The Immune Mechanisms of Protection Against Mycobacterium tuberculosis Centers (IMPAc-TB) program is an initiative established by NIAID in 2019 to elucidate the immune responses needed to protect against infection with Mycobacterium tuberculosis (Mtb). The program will lead to a better understanding of tuberculosis (TB) immunology, which is critical to guide the design and development of new and improved TB vaccines, and it aligns with the goals of the NIAID Strategic Plan for Tuberculosis Research.
Main Areas of Focus
The IMPAc-TB program aims to develop a comprehensive understanding of the immune responses required to prevent initial infection with Mtb, establishment of latent infection, and transition to active TB disease. To accomplish these objectives, multidisciplinary research teams will conduct immunological analyses of tissue-specific and systemic responses in small animals, non-human primates (NHPs), and humans to identify the key immune responses needed for protection against Mtb; identify immunologic targets that can be used to improve TB vaccine strategies; determine the impact of human immunodeficiency virus (HIV)/simian immunodeficiency virus (SIV) and nontuberculous mycobacteria (NTM) infections on relevant immune responses to Mtb infection or TB vaccines; and identify how bacterial immune evasion mechanisms subvert immune responses to Mtb.
Harvard T.H. Chan School of Public Health, Boston
Principal investigators: Sarah Fortune, M.D. (Harvard); Henry Boom, M.D. (Case Western Reserve University, Cleveland); JoAnne Flynn, Ph.D. (University of Pittsburgh)
Center objective: The goal of this Center is to identify factors that protect people from Mtb infection and to translate these findings into improved vaccine strategies. A multidisciplinary research team will assess samples from NHPs and human cohorts, in whom infection is suppressed, to learn how their immune responses protect them from Mtb infection. Investigators will use computational modeling to predict the likely causes of suppressed infections, which will be tested in cellular and small animal models. Studies will evaluate the effect of intravenous (IV) bacille Calmette-Guerin (BCG) vaccination in rhesus macaques in response to Mtb challenge and the immune mechanisms responsible for controlling natural mycobacterial infection in cynomolgus macaques. Studies also will examine the effect of SIV infection on IV BCG vaccination using computational modeling and a systems biology approach. In collaboration with the Imperial College of London, the research team will compare the immune correlates of protection observed in the NHP studies with human responses. Human studies conducted by the Center also will also focus on exposed individuals that resist infection or that develop a transient infection response.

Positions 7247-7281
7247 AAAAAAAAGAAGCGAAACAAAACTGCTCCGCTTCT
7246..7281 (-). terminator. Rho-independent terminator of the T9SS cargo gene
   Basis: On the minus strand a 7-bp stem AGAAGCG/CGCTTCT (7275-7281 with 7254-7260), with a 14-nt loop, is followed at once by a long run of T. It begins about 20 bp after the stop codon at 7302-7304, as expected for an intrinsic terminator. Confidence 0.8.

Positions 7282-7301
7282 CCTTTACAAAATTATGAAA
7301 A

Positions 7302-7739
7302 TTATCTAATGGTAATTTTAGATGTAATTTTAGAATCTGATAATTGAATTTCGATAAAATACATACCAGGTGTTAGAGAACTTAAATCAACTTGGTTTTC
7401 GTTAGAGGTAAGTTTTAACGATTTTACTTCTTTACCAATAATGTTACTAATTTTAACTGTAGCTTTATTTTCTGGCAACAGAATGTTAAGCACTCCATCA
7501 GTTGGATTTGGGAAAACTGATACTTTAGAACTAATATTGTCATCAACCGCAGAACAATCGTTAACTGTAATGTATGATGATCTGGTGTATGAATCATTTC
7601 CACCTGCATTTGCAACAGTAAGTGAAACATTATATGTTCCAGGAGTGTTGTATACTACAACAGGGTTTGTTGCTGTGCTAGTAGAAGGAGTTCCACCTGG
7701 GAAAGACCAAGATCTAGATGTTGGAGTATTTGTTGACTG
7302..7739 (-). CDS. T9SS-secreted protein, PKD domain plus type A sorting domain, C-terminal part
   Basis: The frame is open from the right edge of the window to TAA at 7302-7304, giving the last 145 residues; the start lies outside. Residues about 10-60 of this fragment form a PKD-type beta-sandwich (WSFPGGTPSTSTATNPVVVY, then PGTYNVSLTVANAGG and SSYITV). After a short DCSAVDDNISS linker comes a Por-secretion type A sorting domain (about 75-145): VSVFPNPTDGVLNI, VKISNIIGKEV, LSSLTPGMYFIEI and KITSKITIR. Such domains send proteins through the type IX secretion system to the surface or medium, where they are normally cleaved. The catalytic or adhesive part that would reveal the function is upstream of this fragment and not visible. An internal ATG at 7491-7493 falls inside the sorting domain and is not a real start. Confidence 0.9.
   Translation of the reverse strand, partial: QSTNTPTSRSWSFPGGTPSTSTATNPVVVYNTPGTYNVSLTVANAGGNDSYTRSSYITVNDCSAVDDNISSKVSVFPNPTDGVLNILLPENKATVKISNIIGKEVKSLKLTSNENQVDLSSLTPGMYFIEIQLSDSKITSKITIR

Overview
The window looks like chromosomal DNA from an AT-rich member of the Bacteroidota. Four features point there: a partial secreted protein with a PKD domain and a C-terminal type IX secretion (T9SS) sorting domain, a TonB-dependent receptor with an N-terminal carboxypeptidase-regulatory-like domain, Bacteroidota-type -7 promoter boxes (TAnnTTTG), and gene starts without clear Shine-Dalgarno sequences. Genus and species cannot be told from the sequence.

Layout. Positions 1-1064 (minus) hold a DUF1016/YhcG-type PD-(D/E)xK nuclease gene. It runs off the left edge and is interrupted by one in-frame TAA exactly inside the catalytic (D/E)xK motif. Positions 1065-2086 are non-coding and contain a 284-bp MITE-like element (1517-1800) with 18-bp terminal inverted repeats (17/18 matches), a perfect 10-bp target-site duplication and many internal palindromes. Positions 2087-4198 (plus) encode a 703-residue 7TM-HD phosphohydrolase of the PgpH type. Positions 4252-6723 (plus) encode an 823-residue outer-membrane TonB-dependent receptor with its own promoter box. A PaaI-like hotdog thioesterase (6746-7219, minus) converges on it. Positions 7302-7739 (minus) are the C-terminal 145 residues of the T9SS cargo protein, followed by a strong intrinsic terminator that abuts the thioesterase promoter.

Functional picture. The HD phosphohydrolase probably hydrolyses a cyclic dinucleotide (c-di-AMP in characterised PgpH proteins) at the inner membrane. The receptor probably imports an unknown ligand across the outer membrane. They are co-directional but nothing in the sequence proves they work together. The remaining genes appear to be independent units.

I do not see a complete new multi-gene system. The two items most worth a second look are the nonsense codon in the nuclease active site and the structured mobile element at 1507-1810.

Seattle Children's Hospital
Principal investigator: Rhea Coler, Ph.D.
Center objective: This Center will identify the complex immune responses required to prevent Mtb infection or active TB disease by comparing and examining protective immune responses induced by natural mycobacterial infection or vaccines. The research team will evaluate recombinant protein vaccines combined with adjuvants to identify and validate common protective correlates of immunity in well-established animal models for TB and human challenge clinical studies where participants are deliberately exposed to BCG under carefully controlled conditions. The investigational vaccines to be evaluated are ID93 and M72 formulated with GLA-SE and other adjuvants developed by IDRI and contractors supported by NIAID’s Division of Allergy, Immunology, and Transplantation (DAIT). The studies also will address how immunity from previous BCG vaccination and natural nontuberculous mycobacteria (NTM) infection affects the investigational vaccines’ effectiveness and ability to generate an immune response across species. The studies will provide crucial insights into the development of candidate vaccines that generate robust levels of durable, protective immunity against TB.
Seattle Children’s Hospital
Principal investigator: Kevin Urdahl, M.D., Ph.D.
Center objective: The goal of this Center is to inform the design of an effective TB vaccine by identifying the immune responses capable of controlling and potentially eradicating Mtb. The research team will identify and examine protective pathways in natural and vaccine-induced immunity by analyzing tissue-specific and systemic immunity in mice, NHPs, and humans. Investigators will examine immune correlates at three stages: the pre-infection immune stage; the early events after pulmonary infection; and the formation of granulomas (compact, organized structures of immune cells) during chronic infection. These studies will identify the immune responses required to protect the host from initial infection, establish latent infection, and prevent progression to active TB disease.